The comments above suggesting that it's not worth the trouble or that the quality from modern portable digital recorders is not that good run totally contrary to my experience. My Korg lets me flip between the line in and the digital file using the recorder's DACs (they are level matched). Believe me, it's very difficult to tell the difference between my fairly well-speced LP12 playing through and a 24/88 PCM or a 1/5.6Mhz DSD recording made from it.
  14. flatpopely

    flatpopely Prog Rock/Moderator

    EricL, what Korg do you use? I use a soundblaster Audigy NX2 USB soundcard and the results are good but I would like something with more control of record level and a more traditional 'tape recorder' feel.
  15. demersal

    demersal Banned

    I was merely being pragmatic. If one has time on hands, a few hundred quid to initiate the experiment, plus the inclination, then there is little to lose.
  16. Rosewind

    Rosewind Lost in Translation


    Which Korg is it? What specs does it have? If it is the "handy" Korg MR1 I have read that its quality is very, very good. But also comes in at a little above £300.

    Best wishes,
  17. Eric L

    Eric L pfm Member

    It's the MR1000. It is more than £300 but is also available for significantly less than MSRP if you hunt around (I paid about $650 new). I don't know the recorders you mentioned above, but they might also do the trick for less (you probably don't need the DSD capacity that the Korg has, but it sounds very good).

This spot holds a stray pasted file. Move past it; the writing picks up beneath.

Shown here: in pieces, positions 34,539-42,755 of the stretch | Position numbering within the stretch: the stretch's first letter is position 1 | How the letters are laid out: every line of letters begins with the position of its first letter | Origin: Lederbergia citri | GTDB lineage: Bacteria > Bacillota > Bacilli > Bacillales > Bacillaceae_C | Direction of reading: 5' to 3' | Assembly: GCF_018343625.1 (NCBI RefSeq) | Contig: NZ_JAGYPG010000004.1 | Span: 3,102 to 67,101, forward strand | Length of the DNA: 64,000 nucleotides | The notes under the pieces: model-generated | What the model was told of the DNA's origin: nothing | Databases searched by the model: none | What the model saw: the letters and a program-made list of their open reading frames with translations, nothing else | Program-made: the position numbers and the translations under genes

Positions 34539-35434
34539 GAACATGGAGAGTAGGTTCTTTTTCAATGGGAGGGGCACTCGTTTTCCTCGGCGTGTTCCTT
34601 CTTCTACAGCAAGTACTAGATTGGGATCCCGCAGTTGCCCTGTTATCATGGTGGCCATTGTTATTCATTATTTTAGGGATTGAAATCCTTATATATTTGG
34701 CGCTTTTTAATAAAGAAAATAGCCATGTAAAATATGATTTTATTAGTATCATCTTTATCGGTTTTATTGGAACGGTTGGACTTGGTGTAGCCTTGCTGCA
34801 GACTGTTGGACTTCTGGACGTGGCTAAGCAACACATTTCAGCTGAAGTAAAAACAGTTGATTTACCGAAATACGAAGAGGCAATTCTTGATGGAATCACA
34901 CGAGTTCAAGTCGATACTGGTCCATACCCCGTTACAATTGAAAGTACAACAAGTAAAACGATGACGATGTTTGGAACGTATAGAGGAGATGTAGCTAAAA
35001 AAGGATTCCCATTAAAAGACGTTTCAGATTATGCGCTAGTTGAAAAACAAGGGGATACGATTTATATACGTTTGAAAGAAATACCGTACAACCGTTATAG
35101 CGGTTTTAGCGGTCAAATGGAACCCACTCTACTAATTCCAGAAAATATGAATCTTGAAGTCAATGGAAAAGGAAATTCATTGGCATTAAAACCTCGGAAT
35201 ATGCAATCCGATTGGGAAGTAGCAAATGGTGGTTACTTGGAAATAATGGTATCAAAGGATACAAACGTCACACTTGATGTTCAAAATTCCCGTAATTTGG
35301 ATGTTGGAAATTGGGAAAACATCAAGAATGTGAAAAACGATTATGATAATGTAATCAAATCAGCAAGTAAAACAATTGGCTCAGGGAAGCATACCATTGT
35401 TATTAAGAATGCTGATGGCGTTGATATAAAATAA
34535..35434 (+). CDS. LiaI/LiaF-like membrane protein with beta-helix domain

If they still work, here are some needledrops made on it that I downsampled to 24/48. (I've since lowered the impedance of my phono pre, which as someone pointed out made these recordings a little bright.)
  18. Mike Reed

    Mike Reed pfm Member


    I'm in a not dissimilar position in that I can have my sister/bro.-in-law's record collection providing I can copy onto CD.

    Until this thread, I had no idea it could be done, so thanks. However, the complexities involved (not the outlay for kit) seem insurmountable to my analogue brain. My computer is upstairs; my system downstairs. A CD recorder would obviously be easier , and the quality doesn't have to be top notch, but it appears this is not the favoured way according to postings.
  19. Rosewind

    Rosewind Lost in Translation

    Erik and Mike.

    The Korg is a fine recorder. I will listen to the needle drops tonight. Thanks. I may try to pick up a Korg MR 1 but it may be a tad small in my big hands as well as being over my budget.

    Otherwise a Konnekt 6 looks good. But keep the info coming.

    A recorder seems to be the easiest to set up, but no doubt both solutions will work well after the initial set-up hazzle.

    Best wishes,
  20. Robn

    Robn pfm Member

    Had excellent results using record out from my amp into an Edirol R-09HR. Prior to this used a CD recorder (Pioneer CDR 609) with great results too.